Australia: The Land Where Time Began

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New Vetulicolian from Australia its Bearing on chordate Affinities of an Enigmatic Cambrian Group  

Among fossil groups from the Cambrian Vetulicolians are of the most problematic and controversial, and have been regarded by various scientists as arthropods, chordates, kinorhynchs, or their own phylum. In this paper Garcίa-Bellido et al. say there is mounting evidence that suggests Vetulicolians are deuterostomes, though there are still unresolved issues with their affinities with crown group phyla.

Nesonektris aldridgei gen. et ap. nov., preserves an axial, rod-like structure in the posterior body region resembling a notochord in its morphology and taphonomy, and shows notable similarity to early stages of decay of the notochord of extant cephalochordates and vertebrates.

Garcίa-Bellido et al. conclude that phylogenetic analyses resolve a monophyletic Vetulicolia as a sister group to tunicates (Urochordata) within crown Chordata, which holds if this holds even if they are scored as unknown for all notochord characters. It is suggested by the hypothesis that vetulicolians, that were free-swimming, are the nearest relatives of tunicates, that a life-cycle involving perpetual free-living was the primitive condition of tunicates. Among the characters of the common ancestor of Vetulicolia + Tunicate was a body with distinct anterior and posterior body regions the former being a non-fusiform filter feeder, and the latter originally being segmented with an terminal mouth, pharyngeal bars absent, the notochord restricted to the posterior region of the body, and the gut extending to the end of the tail.

Conclusions

Between the vetulicolians and tunicates the phylogenetic affinity has significant implications for the morphology of the ancestral Urochordata (tunicates), which has been a continuing conundrum, according to Garcίa-Bellido et al., in chordate phylogeny (Nielsen, C., 2012, Animal Evolution Interrelationships of the Living Phyla, 3rd edition, Oxford: Oxford University Press). It is suggested by the Olfactores concept that successive living sister taxa to tunicates are vertebrates and cephalochordates (Delsuc, Brinkmann, Chourrout, Philippe, 2006; Delsuc, Tsagkogeorga, Lartillot & Philippe, 2008), therefore indicating the tunicates were derived from a amphioxus-like animal with a notochord, neural crest cells (or homologous cell populations), neural tube, striated heart muscle and segmented lateral muscles, though with no atrium, that was free-swimming and segmented (Nelson, 2012; Swalla & Smith, 2008; Delsuc, Brinkmann, Chourrout & Philippe, 2006; Ruppert, 2005). The dorsal segmentation on the tail in Shankouclava from the Cambrian (Chen et al., 2003) points to ascidian-like early tunicates that were actively moving. The common ancestor to the vetulicolian + tunicate clade is inferred to have been a pelagic animal with a thick cuticle for protection, a large pharynx for filter feeding in the anterior body region, and a posterior body region that was segmented for propulsion, that contained a notochord and an anus. Garcίa-Bellido et al. suggest that if the free-swimming appendicularians are considered to be basal to all other tunicates (Swalla & Smith, 2008), then it is implied by the most parsimonious scenario that the common ancestor of tunicates then all of these traits were also retained by the common ancestor of tunicates; in many tunicates such as ascidians the benthic sessile adult morphology optimises as a specialisation that has been derived (Swalla & Smith, 2008; Delsuc, Brinkmann, Chourrout, Philippe, 2006).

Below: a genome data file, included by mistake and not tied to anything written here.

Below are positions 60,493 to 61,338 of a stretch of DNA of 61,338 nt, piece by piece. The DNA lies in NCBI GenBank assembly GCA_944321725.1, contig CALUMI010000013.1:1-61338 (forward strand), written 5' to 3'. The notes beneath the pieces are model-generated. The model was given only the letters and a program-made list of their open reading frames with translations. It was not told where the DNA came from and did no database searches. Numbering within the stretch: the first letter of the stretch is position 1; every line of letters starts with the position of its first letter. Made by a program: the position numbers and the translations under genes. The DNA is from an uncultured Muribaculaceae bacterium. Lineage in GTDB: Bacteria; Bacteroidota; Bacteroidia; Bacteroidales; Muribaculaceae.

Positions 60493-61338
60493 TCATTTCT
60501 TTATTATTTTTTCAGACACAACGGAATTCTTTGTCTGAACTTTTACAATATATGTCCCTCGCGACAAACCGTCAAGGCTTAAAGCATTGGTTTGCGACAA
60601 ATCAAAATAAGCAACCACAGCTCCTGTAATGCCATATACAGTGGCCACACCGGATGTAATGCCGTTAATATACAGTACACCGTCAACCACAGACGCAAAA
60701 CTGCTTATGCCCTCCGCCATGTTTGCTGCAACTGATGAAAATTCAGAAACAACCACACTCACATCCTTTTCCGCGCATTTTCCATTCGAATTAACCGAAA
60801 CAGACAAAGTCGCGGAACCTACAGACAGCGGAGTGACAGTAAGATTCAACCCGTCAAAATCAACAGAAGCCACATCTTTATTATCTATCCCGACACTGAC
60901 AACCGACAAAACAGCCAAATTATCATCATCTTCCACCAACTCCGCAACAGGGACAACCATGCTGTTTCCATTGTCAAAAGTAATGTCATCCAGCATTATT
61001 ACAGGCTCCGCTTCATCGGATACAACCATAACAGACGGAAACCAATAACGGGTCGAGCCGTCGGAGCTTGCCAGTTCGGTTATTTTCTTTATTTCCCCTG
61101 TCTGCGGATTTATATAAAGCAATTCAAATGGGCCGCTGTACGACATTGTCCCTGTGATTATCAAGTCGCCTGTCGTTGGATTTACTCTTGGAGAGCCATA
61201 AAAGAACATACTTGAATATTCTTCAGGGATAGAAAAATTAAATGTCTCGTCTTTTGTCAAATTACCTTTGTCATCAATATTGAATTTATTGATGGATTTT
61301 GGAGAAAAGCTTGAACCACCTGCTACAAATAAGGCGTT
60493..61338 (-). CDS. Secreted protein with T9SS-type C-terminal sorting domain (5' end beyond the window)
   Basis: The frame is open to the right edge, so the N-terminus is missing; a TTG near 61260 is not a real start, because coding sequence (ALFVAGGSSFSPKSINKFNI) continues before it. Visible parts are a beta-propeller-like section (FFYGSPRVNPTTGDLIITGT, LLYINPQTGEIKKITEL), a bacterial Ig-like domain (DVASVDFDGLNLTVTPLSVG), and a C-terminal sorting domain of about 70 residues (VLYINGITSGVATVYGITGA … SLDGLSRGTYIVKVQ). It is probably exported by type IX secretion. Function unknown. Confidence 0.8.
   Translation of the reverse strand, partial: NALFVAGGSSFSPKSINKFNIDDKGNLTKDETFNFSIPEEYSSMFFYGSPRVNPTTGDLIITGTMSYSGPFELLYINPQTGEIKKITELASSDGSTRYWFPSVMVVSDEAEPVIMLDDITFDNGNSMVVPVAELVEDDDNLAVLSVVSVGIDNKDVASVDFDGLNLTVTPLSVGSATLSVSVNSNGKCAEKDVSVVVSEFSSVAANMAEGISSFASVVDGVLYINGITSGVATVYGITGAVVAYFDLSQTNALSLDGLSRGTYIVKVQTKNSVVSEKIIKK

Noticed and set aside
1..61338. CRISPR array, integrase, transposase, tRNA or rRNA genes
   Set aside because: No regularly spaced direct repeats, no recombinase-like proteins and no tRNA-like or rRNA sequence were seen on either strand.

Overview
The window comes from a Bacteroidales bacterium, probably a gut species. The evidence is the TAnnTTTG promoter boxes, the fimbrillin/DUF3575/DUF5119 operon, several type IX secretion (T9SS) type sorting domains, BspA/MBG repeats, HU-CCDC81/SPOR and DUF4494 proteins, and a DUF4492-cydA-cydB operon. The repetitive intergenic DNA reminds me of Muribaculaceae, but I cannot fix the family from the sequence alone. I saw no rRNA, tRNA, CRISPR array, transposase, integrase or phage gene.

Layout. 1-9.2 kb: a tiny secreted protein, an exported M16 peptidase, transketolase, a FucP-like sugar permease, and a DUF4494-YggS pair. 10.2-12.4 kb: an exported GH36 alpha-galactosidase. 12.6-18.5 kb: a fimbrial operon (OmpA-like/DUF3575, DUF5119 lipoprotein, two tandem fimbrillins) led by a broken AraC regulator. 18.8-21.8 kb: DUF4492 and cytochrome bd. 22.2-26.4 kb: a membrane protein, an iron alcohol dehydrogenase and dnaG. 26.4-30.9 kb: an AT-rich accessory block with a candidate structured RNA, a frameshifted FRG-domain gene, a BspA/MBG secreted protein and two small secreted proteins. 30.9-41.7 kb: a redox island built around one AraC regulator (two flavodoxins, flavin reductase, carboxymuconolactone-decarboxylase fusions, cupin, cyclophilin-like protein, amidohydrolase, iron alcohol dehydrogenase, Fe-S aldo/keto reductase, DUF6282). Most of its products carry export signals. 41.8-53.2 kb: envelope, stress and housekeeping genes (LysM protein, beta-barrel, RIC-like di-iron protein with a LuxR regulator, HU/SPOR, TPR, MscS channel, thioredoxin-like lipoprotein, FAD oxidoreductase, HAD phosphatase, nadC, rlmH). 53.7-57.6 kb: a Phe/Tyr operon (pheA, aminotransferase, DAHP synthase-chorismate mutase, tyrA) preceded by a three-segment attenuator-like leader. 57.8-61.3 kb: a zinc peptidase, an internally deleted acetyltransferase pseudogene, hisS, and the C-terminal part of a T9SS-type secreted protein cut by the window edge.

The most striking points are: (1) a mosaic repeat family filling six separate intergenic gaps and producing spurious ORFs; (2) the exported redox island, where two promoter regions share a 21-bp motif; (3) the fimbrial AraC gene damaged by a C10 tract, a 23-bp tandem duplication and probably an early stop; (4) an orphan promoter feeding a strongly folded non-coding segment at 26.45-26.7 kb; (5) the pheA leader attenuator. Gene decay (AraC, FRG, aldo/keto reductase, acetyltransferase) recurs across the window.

It is suggested that in the Cambrian the vetulicolians could have filled the ecological niche of medium-large suspension feeders, which supports the proposal that chordates arose as a clade of suspension feeders (as in the case of the early vertebrates such as Haikouichthys, and also for yunnanozoans and modern amphioxus, tunicates and larval lampreys), and so not as predators. They would have relied on their size and tough cuticle for protection as they would have been blind and slow moving. There have been problems with the interpretation of the morphology of vetulicolians (Gee, 2001; Aldridge et al., 2007), though evidence has been mounting, notably the presence of gill pharyngeal slits Ou et al., 2012), that indicates they belong to the deuterostome total group (Smith, 2012). New support for placing the vetulicolians more crownwards has been provided by evidence of a possible notochord in vetulicolians, a consequence of which was a substantial increase in the diversity, disparity and abundance of chordates in the Cambrian (Conway Morris & Caron, 2012; Shu, 1999; Swalla & Smith, 2008; Chen et al., 2003; Hou, 2002).

Sources & Further reading

  1. Garcia-Bellido, D., M. Lee, G. Edgecombe, J. Jago, J. Gehling and J. Paterson (2014). "A new vetulicolian from Australia and its bearing on the chordate affinities of an enigmatic Cambrian group." BMC Evolutionary Biology 14(1): 214.

Author: M. H. Monroe
Email:  admin@austhrutime.com
Last updated  25/02/2015
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                                                                                           Author: M.H.Monroe  Email: admin@austhrutime.com     Sources & Further reading